“John Coffee, a law professor at Columbia University and an expert in securities law, says he believes the company should have disclosed news of the death earlier, and the fact that the stock didn’t fall following the news of the crash doesn’t prove the event wasn’t material and shouldn’t have been disclosed. He says since Tesla’s shares are under the influence of a large controlling shareholder, namely Musk, you shouldn’t read too much into its stock movements. ‘I think it is material as that death has changed both the public’s and the insurance industry’s perception of self-driving cars,’ wrote Coffee in an email to Fortune.”

http://fortune.com/2016/07/06/tesla-autopilot-crash-material-ceo-elon-musk/

Sven…

Maybe you didn’t know that ‘Fortunate Magazine’ also takes money from the Koch Bros., to run hit pieces on Tesla?

http://electrek.co/2016/03/07/koch-bros-assault-electric-vehicles-begins/

Quoting Koch Propaganda serves the discussion no worthwhile purpose, except to perpetuate and spread their anti-Tesla FUD.

PLEASE research your sources before you get accused of being either an unwitting pawn in their negatively-based manipulation of the facts, or that you’re actively working with them.

Have the Koch brothers gotten to the Columbia University law professor quoted in the article? Is he also on the take?

If you ask me, the law-professor/securities-law-expert made a very convincing case when he said: “I think it is material as that death has changed both the public’s and the insurance industry’s perception of self-driving cars.”

Harvard Business School professor and Goldman Sachs board member Bill George disagreed with Elon Musk’s contention that disclosing the death of a Tesla driver using the company’s auto-pilot feature was “not material” ahead of the Tesla selling $2 billion in stock. Please note that Goldman Sachs is one of the two banks that acted as lead joint book runners for Tesla’s stock offering.

Bill George made the following tweet:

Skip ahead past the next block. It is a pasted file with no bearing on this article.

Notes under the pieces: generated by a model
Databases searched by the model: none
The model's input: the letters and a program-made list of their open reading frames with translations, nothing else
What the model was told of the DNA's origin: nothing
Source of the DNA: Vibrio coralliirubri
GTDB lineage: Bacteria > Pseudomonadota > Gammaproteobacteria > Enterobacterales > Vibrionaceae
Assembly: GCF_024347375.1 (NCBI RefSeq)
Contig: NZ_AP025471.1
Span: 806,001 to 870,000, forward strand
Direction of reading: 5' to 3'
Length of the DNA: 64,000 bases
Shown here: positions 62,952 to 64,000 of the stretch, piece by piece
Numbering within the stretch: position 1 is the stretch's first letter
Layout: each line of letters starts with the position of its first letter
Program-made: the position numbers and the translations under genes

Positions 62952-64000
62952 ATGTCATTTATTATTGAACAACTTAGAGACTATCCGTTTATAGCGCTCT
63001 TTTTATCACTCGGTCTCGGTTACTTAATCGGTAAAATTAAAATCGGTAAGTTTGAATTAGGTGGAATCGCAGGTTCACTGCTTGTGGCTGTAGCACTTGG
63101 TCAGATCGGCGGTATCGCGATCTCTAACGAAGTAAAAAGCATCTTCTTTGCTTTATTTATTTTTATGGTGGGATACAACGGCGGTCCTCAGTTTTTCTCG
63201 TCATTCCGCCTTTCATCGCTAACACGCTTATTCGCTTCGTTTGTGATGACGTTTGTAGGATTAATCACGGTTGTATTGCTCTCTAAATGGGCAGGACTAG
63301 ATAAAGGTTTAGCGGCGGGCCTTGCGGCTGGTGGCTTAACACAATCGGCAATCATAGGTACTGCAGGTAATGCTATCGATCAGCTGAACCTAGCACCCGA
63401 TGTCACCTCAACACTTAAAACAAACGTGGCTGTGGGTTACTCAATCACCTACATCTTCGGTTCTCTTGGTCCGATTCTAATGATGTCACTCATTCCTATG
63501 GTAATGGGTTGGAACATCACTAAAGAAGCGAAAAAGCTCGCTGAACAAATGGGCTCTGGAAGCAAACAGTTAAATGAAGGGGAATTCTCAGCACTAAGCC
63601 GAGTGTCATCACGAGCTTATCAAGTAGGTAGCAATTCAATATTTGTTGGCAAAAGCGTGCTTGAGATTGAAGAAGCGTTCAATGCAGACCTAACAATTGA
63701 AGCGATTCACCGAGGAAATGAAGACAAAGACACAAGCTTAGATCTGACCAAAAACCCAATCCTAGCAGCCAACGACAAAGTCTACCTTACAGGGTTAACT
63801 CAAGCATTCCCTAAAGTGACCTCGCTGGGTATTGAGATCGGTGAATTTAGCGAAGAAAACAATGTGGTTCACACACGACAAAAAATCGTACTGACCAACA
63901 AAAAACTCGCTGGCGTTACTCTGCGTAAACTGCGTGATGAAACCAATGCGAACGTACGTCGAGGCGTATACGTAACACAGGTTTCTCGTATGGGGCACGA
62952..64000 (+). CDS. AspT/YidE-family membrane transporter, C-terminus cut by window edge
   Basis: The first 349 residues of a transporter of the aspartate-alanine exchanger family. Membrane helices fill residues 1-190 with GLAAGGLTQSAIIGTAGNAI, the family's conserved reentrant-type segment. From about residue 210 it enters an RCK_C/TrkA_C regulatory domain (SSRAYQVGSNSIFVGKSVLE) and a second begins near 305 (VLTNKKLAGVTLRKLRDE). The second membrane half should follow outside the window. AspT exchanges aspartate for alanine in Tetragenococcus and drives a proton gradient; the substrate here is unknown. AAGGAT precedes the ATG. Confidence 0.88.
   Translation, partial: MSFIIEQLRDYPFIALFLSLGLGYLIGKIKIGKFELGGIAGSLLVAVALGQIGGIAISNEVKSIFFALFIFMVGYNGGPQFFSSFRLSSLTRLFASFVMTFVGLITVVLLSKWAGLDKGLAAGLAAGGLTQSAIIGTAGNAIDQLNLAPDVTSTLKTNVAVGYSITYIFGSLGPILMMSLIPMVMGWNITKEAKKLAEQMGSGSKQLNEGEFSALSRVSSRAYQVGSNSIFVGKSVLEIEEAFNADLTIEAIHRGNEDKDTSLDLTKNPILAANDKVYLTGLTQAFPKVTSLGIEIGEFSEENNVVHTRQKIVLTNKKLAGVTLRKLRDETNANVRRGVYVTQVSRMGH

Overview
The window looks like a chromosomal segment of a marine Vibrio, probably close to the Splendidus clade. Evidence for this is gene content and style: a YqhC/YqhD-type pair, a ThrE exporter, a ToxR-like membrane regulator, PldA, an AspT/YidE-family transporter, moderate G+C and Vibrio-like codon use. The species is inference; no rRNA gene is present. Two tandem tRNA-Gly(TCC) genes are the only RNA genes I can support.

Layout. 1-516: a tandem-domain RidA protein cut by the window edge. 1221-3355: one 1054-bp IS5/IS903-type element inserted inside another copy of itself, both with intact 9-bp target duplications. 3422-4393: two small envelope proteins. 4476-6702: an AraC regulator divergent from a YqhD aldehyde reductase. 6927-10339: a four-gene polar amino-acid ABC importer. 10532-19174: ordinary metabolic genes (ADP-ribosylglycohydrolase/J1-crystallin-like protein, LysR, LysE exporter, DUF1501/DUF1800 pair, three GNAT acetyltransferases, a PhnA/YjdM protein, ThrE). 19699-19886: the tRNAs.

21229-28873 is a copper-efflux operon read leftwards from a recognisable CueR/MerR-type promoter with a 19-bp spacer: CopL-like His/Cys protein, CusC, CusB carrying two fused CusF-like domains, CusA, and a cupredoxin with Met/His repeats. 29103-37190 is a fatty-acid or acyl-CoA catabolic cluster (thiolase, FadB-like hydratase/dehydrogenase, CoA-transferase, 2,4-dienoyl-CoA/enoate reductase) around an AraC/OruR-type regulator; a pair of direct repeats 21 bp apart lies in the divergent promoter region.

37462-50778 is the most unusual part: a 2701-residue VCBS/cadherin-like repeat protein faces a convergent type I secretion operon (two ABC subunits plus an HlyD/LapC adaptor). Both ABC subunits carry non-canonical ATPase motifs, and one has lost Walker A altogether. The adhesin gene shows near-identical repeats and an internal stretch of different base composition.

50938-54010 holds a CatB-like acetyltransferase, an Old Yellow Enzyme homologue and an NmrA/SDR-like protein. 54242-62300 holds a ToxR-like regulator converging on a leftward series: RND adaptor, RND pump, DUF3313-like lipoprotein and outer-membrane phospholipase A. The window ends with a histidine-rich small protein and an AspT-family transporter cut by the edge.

“How can Elon Musk possibly justify NOT disclosing deaths from self-driving Tesla autos prior to $2 B ”
— Bill George (@Bill_George) July 7, 2016.”

http://www.businessinsider.com/bill-george-tesla-disclosure-tweet-2016-7

Let’s see, in the past 2 days alone sven as quoted Niedermeyer and now Fortune Magazine and that paradime of integrity–Goldman Sachs, aka the Great Sucking Vampire Squid:

http://www.forbes.com/sites/jakezamansky/2013/08/08/the-great-vampire-squid-keeps-on-sucking/#79c173bc3ddd

How about an article about these driver assist systems:

http://cleantechnica.com/2016/07/07/tesla-autopilot-superiority-highlighted-motor-trend-tests-buried-bottom-article/

I don’t know how you can use Forbes as a legitimate news source when Forbes employs one half of the dreaded DailyKanban writing duo: Bertel Schmitt.

http://www.forbes.com/sites/bertelschmitt/#19a3762d18de

Perhaps you missed the question in my original comment, so I’ll repeat it again.

Has any expert in securities law gone on record and sided with Tesla, stating that news of the death is immaterial and that there was no need for Tesla to disclose it earlier?

As always, I’m looking forward to your reply Get Real. 😀

Bertel Schitt IS a lying POS tool as seen here:

http://cleantechnica.com/2015/10/28/journalist-who-announced-hed-eat-a-hat-if-tesla-autopilot-worked-decides-mmm-nah/

If Forbes doesn’t work for you here is another site:

http://www.businessinsider.com/matt-taibbis-vampire-squid-take-down-of-goldman-sachs-is-finally-online-2009-7

As far as Tesla and the crash all one has to do is contrast that with the GM ignition switch which they covered up for a decade if you are looking for something real.

Why don’t you go troll under some other bridge and leave us readers at InsideEvs free from your witch hunt/conspiracy theories driven by whatever anti-Tesla agenda is driving you.

So the answer to my question is no. You could NOT find even one expert in securities law who sided with Tesla and said that news of the death is immaterial and that there was no need for Tesla to disclose it earlier.

The last sentence in the InsideEVs article above stated: “So perhaps Mr. Musk was right about it not being material, however the debate on whether or not that was the company’s call is still open for debate.”